While the radio to tv transition was probably much more dramatic, it was also a paradigm shift. You went from only hearing to hearing and seeing. Kinda like the difference between reading the book and watching the movie (and you know which is better right?). The change between TV and HDTV will be so miniscule to the average joe it'll just perpetuate the public and broadcaster's attitude of 'why do we need this?'. Admittedly, watching dvd's on a widescreen hdtv is sweet, and has tons of decent content available, but broadcast tv always has and always will suck ass. It's up to cable or directv to rescue us.
      • Talking of "paradigm shifts," imagine this: at one time, not very long ago, there were no sound storage/transmission systems. No phonographs, no radio.

        It must have been a quiet world, and one in which plays, speeches, bands, and other performances must have been held more precious.

        No telephone. No news hour. No little jerks with 500W woofers thumping mindless distorted bass as they drive through the sleeping neighbourhood at 2AM. No "Friends" and no "Survivor." No DCMA, RIAA, televangelists, soundbites, slow-speed highway chases!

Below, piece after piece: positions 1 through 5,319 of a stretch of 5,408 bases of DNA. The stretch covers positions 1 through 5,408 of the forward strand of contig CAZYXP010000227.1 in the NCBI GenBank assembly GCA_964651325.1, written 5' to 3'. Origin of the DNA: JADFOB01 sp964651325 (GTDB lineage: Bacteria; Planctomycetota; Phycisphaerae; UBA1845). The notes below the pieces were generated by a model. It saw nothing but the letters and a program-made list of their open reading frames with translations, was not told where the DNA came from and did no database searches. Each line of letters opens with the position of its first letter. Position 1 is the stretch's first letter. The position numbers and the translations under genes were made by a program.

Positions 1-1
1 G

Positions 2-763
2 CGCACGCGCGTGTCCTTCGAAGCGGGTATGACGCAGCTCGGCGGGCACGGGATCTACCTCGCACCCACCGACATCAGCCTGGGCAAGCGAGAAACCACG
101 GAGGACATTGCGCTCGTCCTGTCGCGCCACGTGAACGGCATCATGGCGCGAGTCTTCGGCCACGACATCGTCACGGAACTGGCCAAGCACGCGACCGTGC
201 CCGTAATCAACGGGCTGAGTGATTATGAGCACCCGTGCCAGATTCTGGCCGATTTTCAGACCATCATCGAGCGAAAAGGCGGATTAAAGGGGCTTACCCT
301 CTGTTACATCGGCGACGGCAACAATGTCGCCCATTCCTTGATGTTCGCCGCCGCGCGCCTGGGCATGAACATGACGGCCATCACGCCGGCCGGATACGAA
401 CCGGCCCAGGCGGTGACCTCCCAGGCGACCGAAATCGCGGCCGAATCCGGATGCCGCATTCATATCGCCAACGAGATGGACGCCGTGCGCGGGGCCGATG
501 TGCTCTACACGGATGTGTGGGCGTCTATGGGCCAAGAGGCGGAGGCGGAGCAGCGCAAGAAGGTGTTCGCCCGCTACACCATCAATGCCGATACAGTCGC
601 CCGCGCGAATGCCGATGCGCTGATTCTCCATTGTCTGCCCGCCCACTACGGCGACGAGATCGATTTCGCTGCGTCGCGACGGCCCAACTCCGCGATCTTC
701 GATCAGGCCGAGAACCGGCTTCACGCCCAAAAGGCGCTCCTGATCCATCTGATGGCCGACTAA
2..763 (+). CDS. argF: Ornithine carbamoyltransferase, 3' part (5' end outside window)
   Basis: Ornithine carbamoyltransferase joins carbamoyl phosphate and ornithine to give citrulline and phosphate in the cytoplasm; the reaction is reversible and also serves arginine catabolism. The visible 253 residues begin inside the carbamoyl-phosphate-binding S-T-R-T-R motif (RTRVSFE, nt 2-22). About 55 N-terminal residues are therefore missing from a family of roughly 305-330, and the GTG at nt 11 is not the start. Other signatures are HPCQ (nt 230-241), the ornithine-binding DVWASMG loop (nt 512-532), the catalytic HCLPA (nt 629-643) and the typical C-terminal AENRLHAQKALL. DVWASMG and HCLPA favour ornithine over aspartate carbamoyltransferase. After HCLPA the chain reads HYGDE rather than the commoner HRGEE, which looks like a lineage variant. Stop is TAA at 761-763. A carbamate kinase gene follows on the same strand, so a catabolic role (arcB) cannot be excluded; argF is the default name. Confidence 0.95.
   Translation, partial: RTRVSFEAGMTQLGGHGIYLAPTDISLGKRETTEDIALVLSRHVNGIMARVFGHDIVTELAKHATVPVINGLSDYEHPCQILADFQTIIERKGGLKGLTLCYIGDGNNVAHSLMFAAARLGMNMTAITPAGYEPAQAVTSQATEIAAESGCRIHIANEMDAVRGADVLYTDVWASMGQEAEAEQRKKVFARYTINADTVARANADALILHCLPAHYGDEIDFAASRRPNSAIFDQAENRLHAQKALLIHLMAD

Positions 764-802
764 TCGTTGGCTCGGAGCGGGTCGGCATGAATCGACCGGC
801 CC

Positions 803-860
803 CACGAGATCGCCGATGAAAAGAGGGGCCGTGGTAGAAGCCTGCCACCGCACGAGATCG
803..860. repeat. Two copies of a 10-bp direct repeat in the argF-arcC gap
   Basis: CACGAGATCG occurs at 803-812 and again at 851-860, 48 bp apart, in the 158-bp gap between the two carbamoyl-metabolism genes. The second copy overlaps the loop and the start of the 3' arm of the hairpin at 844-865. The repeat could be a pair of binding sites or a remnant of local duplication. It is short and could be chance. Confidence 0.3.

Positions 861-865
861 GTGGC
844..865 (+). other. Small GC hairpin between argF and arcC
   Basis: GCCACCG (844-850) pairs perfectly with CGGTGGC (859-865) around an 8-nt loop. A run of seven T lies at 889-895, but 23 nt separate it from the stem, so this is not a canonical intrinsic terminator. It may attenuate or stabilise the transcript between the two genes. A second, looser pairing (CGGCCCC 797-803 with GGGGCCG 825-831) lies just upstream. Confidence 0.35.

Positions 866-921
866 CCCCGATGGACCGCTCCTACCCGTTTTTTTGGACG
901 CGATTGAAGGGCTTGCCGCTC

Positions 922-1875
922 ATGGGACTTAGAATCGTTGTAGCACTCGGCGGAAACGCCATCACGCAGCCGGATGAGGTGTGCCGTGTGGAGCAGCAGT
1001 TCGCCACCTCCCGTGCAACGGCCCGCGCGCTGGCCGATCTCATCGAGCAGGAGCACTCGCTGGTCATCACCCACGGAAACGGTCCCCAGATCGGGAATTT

I think I'll go move into the wilderness today. Seeyas!
        • I think I'll go move into the wilderness today. Seeyas!

          Seeya in a couple of days, when the urge strikes and you need your Slashdot fix... ;)

    • With the increase of the pace of technological change, why is the transition from TV to HDTV taking as long as the transition from radio to TV?

      Why do mobile phone networks world-wide tend to far excel those found in the United States? Invested infrastructure.

      Sure, if one was buying new equipment today, the more advanced tech would be an easy choice. However, companies involved in providing these services have already invested heavily in equipment that supports the older systems. And these systems are still perfectly functional.